Q&A: The Mississippi River Flows Uphill

Question: I was reading about all that bad flooding along the Mississippi River, and I followed some links to a website where they claimed this river was actually flowing uphill. They said something about the Earth not really being round, but I didn’t get what that had to with flooding. Might this uphill flow be caused by all that extra flood water? Even then it doesn’t make much sense. — HF, St. Petersburg, MO

Answer: I hate clickbait that draws you to a website with preposterous teases. Yes, it’s “true” that the river flows uphill — IF you use an unconventional definition of “uphill”, and no, it has nothing to do with the recent flooding. The graphic shows how “uphill” might be so defined.

Because Earth rotates, objects on its surface feel a centrifugal force (Fc), same as what’s felt by a rider on a merry-go-round. Fc decreases with latitude and is zero at the poles. But even at the equator, where Fc is greatest, it’s negligible compared to gravity.

At the equator, the strength of Earth’s gravity is 9.78 N/kg and Fc is only −0.02 N/kg (negative because it opposes the downward pull of gravity). It’s a small effect, but because of Fc you weigh less at the equator than at any other latitude.

Despite its relative weakness, the centrifugal force is acting on a lot of mass in the Earth itself — some 6×1024 kg. As a result, Earth “bulges” at its equator into the shape of an oblate spheroid. And that bulge is what messes with our definition of altitude.

You’d have a hard time discerning that oblateness from an actual photo of the Earth. In the graphic, the oblateness is exaggerated to a value of 0.1. In reality:

oblateness = (De – Dp) / De = (12756 km − 12714 km) / 12756 km = 0.0033

where De = equatorial diameter and Dp = polar diameter. So Earth is only slightly oblate, but as you’ll see, that’s oblate enough to have consequences.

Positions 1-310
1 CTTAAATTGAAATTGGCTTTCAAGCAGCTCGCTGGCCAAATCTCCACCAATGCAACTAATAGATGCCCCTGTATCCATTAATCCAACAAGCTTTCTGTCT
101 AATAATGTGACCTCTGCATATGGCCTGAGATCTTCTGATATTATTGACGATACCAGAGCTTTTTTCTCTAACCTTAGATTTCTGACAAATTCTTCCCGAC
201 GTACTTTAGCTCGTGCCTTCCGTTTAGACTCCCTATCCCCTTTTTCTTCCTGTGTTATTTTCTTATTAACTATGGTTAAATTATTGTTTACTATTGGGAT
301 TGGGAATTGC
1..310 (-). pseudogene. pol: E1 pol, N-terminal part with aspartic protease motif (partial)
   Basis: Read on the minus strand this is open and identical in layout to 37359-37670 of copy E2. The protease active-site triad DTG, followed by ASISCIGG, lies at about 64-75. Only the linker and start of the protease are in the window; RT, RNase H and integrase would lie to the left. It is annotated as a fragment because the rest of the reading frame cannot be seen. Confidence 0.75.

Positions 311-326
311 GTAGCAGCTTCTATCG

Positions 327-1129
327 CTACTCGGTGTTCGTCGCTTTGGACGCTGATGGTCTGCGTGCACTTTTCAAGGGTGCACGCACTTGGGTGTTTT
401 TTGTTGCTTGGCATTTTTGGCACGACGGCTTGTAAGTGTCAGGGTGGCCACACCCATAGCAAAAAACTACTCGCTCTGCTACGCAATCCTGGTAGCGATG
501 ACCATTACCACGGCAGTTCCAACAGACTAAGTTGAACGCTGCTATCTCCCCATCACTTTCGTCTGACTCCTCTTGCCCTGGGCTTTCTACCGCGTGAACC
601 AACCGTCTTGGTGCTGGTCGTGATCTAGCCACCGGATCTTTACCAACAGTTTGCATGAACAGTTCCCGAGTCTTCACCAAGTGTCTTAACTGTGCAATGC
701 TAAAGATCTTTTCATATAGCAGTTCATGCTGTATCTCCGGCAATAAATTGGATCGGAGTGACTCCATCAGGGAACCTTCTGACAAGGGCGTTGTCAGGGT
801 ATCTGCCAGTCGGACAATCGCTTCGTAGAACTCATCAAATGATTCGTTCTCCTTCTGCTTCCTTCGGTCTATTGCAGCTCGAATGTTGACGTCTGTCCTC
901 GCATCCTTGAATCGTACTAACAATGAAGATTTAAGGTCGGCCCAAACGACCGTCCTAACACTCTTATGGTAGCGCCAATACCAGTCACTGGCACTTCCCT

And now I can answer your question: The source of the Mississippi is Lake Itasca in northern Minnesota. Lake Itasca is 427 m (1400 ft) above sea level. From those headwaters the river flows 3766 km (2340 miles) mostly southward to the Gulf of Mexico. There, the river finally reaches sea level.

But wait … if you allow for the Earth’s oblateness, the source of the Mississippi is 6 km (6373 km – 6367 km) below the Gulf as measured from the center of the Earth. Does this not mean the river is flowing uphill? The answer is no — not in the usual way we define “uphill”.

Water seeks its lowest level and will happily flow downhill to comply. Now imagine this impossible engineering project: Let’s tilt the entire length of the Mississippi River basin, pivoting at the Gulf end, such that Lake Itasca is lowered by 427 m. The entire river would now be at sea level and water flow would stop. The Mississippi River would become Loch Mississippi.

But wait again … Lake Itasca is still 6 km closer to the center of the Earth than the Gulf, so why doesn’t gravity pull water from the Gulf back to Lake Itasca? As it turns out (pun intended), centrifugal force opposes the elevation gradient and would hold the water in equilibrium. The definition of sea level acknowledges this effect.

If we could somehow stop the rotation of Earth, while maintaining its oblate shape, water from the Gulf would then flow back into Lake Itasca, dropping 6 km downhill as it seeks the new sea level. I doubt cabin owners on Lake Itasca would be pleased with their new “oceanfront” properties.

So if you define “uphill” as “a direction that takes you farther from the center of the Earth“, then yes, you could say the Mississippi flows uphill. But that definition only agrees with the normal definition of “against the pull of gravity  centrifugal force” on perfectly spherical non-rotating planets.


While doing the research for this post I stumbled across a surprising factoid: It takes 90 days (2160 hours) for a drop of water to travel the entire length of the Mississippi. That means the average speed of flow is:

V = Δd / Δt = 3766 km / 2160 hr = 1.7 kph  (1.1 mph)

Recent rains and snow-melts in the Midwest are still flooding the Upper Mississippi river basin. Fortunately, communities downstream have advance warning — more so the farther downstream they are. Heavy inputs of water can increase the flow speed locally, of course, but it never lasts. Emergency planning authorities monitor speed and depth at multiple points along the watershed. Once the water is in the river we can predict its behavior quite accurately. Alas, the rains and snow-melts that start these flooding events are harder to predict.

Next Week in Sky Lights ⇒ When the Invisible Becomes Visible

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